Challenge: converting free to paid users
WooCommerce, the core plugin, is free, and is monetized via payment partnerships and extensions. In December 2018, we dug into usage data to understand how well we were monetizing the base of WooCommerce users with extensions.
We found that only approximately 30% of active stores were using paid extensions, and that stores that used extensions were, in general, somewhat more successful. Store were likely to add paid extensions either right off the bat, or when they reached certain success thresholds in monthly or total sales. This suggested that some store owners knew what they wanted at the get-go and bought it, while others waiting until they had some proven success to invest in additional website features, which we validated with qualitative research.
From this data, I hypothesized that more stores could benefit from paid extensions, but weren’t aware of their options early enough in their journey.
Solution: inform users about paid offerings within the product
When a users sets up WooCommerce, there were a couple of ways to discover paid offerings:
- Within WooCommerce, users could click on to the ‘Extensions’ navigation item, which meant they knew the term and that it could solve their problem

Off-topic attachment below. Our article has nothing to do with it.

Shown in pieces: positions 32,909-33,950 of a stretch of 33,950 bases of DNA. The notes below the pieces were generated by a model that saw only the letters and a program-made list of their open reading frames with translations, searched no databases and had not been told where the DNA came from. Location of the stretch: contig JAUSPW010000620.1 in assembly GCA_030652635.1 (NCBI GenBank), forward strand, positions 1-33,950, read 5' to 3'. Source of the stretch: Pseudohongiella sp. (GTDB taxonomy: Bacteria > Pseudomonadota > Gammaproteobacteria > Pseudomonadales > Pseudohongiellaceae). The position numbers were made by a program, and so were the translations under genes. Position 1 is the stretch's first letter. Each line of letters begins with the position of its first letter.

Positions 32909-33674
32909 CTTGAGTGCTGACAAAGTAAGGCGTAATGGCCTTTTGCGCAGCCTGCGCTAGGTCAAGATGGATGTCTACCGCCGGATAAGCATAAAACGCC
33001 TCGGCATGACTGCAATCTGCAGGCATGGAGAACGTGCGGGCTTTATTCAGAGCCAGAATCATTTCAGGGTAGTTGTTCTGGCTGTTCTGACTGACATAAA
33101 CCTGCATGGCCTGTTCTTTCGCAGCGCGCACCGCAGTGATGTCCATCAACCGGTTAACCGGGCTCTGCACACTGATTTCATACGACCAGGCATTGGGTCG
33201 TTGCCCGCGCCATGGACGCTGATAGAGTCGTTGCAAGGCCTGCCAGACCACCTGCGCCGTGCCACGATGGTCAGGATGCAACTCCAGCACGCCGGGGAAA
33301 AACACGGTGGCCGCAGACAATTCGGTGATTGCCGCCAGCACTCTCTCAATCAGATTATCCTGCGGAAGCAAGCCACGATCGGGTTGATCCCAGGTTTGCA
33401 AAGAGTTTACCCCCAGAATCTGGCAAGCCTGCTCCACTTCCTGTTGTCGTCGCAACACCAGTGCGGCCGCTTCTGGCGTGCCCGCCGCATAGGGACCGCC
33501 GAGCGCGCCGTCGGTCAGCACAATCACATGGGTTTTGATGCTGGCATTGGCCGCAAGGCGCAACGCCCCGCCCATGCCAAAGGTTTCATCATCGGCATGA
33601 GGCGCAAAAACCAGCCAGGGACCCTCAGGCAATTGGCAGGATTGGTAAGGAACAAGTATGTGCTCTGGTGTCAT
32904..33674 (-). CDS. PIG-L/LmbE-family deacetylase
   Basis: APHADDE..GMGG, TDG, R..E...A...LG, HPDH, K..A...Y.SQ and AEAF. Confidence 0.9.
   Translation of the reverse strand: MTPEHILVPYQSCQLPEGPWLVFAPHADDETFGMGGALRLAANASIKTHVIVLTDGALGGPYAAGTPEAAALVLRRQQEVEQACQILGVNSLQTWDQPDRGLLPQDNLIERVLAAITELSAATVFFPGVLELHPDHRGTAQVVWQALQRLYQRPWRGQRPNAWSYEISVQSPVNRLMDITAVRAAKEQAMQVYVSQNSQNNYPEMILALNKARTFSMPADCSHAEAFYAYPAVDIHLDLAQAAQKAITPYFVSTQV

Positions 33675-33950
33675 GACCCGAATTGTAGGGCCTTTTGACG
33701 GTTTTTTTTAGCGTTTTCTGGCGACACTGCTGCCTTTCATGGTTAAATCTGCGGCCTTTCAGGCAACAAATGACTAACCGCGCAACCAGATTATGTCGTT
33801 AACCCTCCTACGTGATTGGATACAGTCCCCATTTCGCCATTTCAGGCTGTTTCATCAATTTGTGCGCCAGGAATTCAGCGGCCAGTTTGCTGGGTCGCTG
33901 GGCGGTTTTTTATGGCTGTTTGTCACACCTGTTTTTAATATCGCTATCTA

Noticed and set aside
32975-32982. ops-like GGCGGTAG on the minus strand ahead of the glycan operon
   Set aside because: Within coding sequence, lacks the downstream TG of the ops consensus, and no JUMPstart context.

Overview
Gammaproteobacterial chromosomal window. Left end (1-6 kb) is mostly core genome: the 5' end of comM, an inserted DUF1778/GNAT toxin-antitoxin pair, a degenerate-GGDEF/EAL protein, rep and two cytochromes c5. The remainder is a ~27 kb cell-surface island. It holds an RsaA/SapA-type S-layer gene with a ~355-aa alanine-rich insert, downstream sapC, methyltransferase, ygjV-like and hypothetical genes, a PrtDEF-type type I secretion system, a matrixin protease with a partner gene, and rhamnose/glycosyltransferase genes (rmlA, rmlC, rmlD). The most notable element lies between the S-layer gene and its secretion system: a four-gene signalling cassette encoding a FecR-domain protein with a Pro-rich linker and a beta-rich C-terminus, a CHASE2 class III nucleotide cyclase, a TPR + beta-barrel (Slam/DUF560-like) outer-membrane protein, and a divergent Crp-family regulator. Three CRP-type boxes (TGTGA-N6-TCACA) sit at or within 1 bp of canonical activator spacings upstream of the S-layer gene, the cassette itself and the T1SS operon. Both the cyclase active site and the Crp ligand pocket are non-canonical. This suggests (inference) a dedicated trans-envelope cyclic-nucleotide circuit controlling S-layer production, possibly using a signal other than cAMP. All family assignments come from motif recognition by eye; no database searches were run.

- Outside of WooCommerce, users could Google and potentially end up on WooCommerce.com
While these were strong discovery channels, they required a heavy lift on the users part, both in knowing where to look and what it was called.
A users journey from starting setup to being a successful user with a paid product had a lot of potential drop-off points:
I reviewed on-site and in-product data and created a model to determine where our greatest leverage point was – where could we add something to educate users about their options? Based on the data, I determine that in-product suggestions on other core screens were our biggest opportunity.
I advocated for this opportunity with our leadership team, shifted our development teams priorities to allow us to focus on it, and secured a designer to help us think through solutions.
When the feature was initially included in the beta release for WooCommerce 3.6, there was strong feedback from developers in the open source community about one of the placements – they felt it was intrusive on the screen. In response, we remove that placement, made opting out of suggestions more obvious, and wrote a blog post for our developer audience explaining our rationale.
The experience was a good lesson in the importance of engaging the developer community, and planning communications explicitly for them.
After we adjusted for the full launch, we received no negative feedback from store owners. Within the first month of launch, this feature became the #4 revenue-driving campaign for the Marketplace.